A SLIME OF PASSION
There is no shortage of plants at Heronswood to appreciate for one reason or another. Luscious camellia flowers bloom from winter into spring, shady beds of full hosta leaves cradle water droplets by summer, and come fall many plants display their last colors in preparation for dormancy. Unfortunately humans aren’t the only organisms who notice the botanical bounty in the garden.
On morning walks our staff occasionally sees leaves dangling by threads, or fruit and flower buds strewn across the ground with often a slimy chunk missing on one side. Evidence of the culprits’ escape can be traced as glistening trails disappear into darker, moister places. Our plant vandals are two groups of terrestrial gastropods, slugs and snails, and are the garden’s biggest predators of plants. Both are active primarily from dusk to dawn and they take advantage of the nights we are forced to irrigate beds in summer. They are unarmed but considered voracious and extremely slimy. Let us follow those slime trails and see who the likely suspects are in the lineup.
Heronswood staff members see a number of slugs especially on cooler mornings, and the most commonly seen are black slugs (Arion ater) and western dusky slugs (Arion subfuscus). Black slugs attain their namesake color when fully mature, but as immature slugs they can be various shades of brown or gray. Western dusky slugs are tan to dark brown in color, often with a dark band running along the middle of the body. Behind both of these slug’s mantles, that smooth area behind the head which contains reproductive and respiratory organs, their tails are covered in well-defined ridges and furrows. Interestingly, the mucus secreted by the black slug is so suitably slick that Swedes in the 18th century used it as a lubricant on wooden axles.
Two giant species by comparison to the last are the leopard slug (Limax maximus) and Pacific banana slug (Ariolimax columbianus). These two slugs look somewhat similar side-by-side as it relates to their base coloration of gray-brown to cream. However, to tell them apart requires just a look at the dark spotting patterns on the body. A leopard slug has small and numerous spots across the entire body, versus the larger spots on a Pacific banana slug distributed almost solely on the tail.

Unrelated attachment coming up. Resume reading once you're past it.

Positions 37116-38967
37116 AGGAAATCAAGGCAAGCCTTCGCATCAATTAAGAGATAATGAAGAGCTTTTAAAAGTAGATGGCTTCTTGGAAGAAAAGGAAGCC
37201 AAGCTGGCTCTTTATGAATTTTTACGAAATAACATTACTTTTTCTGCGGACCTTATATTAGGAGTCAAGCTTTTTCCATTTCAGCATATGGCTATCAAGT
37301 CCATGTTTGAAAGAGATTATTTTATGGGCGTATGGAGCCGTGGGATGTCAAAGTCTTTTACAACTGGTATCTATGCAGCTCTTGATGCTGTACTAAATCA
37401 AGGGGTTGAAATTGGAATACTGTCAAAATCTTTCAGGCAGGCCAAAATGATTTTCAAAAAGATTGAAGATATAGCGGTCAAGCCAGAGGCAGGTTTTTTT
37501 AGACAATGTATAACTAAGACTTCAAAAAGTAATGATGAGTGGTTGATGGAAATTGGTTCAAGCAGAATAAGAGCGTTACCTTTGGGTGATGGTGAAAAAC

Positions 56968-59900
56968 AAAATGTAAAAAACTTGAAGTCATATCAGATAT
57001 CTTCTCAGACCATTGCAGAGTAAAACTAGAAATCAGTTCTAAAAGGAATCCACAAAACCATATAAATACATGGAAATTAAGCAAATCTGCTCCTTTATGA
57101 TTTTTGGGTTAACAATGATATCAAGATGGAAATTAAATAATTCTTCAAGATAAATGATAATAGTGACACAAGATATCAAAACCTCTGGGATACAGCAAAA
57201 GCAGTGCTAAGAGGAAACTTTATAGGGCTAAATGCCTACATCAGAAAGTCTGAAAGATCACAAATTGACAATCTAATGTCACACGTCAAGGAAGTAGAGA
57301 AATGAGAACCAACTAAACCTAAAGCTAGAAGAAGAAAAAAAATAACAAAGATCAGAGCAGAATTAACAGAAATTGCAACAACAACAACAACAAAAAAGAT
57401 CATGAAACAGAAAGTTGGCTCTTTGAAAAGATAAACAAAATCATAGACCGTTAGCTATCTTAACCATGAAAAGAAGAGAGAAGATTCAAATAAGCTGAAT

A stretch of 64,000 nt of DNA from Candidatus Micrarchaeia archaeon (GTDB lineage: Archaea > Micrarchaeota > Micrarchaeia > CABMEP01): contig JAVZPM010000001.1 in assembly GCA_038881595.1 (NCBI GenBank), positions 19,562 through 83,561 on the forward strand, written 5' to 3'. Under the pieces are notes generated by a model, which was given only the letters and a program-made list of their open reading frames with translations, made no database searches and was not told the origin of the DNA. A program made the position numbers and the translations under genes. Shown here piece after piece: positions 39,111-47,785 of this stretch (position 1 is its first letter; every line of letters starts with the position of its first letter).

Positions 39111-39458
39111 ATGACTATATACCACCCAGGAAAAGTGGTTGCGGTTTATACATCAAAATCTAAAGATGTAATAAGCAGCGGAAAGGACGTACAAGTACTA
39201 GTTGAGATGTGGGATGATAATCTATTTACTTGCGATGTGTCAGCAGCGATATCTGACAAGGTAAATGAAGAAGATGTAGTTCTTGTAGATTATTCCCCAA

The final perp in the slug lineup goes by the alias, “taildropper” (Prophysaon andersoni), and does have the ability to amputate that part of its body. A dark line circles the middle of its mantle and typically this species is colored dark gray to tan. Its most distinguishing feature is the net-like coloring or venation on its tail; this pattern at a glance resembles fish or reptilian scales.
Leading the posse of snails at the garden is the garden snail (Cornu aspersum). Garden snails are lightly-colored gray to brown in their body with a cream-colored foot fringe. Their shell is caramel and brown- or black-banded with zigzagged blending of the two colors across the width of the shell’s spiral. It can be easily confused for another snail, the Pacific sideband (Monadenia fidelis). The sideband’s flesh is mahogany-colored to slightly red-orange, with a distinctly red-orange foot fringe. The shell is colored in rich dark browns and creams with a discernible black line that follows the outside curve of the shell’s spiral.
Our lineup now complete, let’s size up the suspects. While we may view all of these mollusks with disdain, the invasive snails and slugs have been found guilty as the main offenders. From the list above, the Pacific banana slug, taildropper slug, and Pacific sideband are endemic and have been set free on all charges. If you still feel worried for your plants and see one of the friendly locals cruising through your garden, please be kind and set them aside where they can wander off into the woods for a meal.
Photo credit: discoverlife.org
Photo credit: livescience.tech
Photo credit: stockvault.net
Photo credit: fireden.net
Photo credit: agsci.oregonstate.edu
Photo credit: entnemdept.ufl.edu
Photo credit: jaxshells.org
Some helpful online resources:
Oregon State University Pacific NW Nursery IPM
All You Need to Know About Slugs and Snails – Corry’s
Slater Museum of Natural History – University of Puget Sound
Snail World – Facts About Snails
Kids Inquiry of Diverse Species: Snails and Slugs
Slugs and Snails Coloring Pages